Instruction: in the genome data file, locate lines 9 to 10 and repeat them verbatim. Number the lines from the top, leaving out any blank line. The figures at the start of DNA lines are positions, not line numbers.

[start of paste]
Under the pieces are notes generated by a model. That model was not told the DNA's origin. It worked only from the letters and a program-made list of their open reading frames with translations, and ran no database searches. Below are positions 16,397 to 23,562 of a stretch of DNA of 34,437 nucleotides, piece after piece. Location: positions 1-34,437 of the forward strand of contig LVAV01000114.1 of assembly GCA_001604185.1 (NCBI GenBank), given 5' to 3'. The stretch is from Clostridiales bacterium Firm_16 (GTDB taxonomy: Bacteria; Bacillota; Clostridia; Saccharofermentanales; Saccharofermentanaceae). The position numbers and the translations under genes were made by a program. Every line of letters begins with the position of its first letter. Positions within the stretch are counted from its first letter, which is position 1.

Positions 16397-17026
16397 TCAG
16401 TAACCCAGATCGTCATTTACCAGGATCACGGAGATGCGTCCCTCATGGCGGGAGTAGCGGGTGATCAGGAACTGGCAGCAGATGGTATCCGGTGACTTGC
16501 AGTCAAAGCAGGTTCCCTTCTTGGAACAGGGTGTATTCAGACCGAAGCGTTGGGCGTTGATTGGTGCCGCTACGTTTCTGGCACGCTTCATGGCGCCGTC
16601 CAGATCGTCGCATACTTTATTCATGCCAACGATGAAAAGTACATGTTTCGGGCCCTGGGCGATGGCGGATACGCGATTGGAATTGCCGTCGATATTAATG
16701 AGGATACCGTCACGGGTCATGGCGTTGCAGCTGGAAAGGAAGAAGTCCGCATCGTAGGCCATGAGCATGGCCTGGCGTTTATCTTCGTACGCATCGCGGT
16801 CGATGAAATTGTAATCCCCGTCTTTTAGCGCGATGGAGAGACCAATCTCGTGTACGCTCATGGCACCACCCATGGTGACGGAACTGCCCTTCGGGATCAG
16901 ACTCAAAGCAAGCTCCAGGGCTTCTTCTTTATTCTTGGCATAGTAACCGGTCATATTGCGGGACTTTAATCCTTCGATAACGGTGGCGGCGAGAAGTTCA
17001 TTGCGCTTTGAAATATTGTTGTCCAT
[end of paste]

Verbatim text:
16901 ACTCAAAGCAAGCTCCAGGGCTTCTTCTTTATTCTTGGCATAGTAACCGGTCATATTGCGGGACTTTAATCCTTCGATAACGGTGGCGGCGAGAAGTTCA
17001 TTGCGCTTTGAAATATTGTTGTCCAT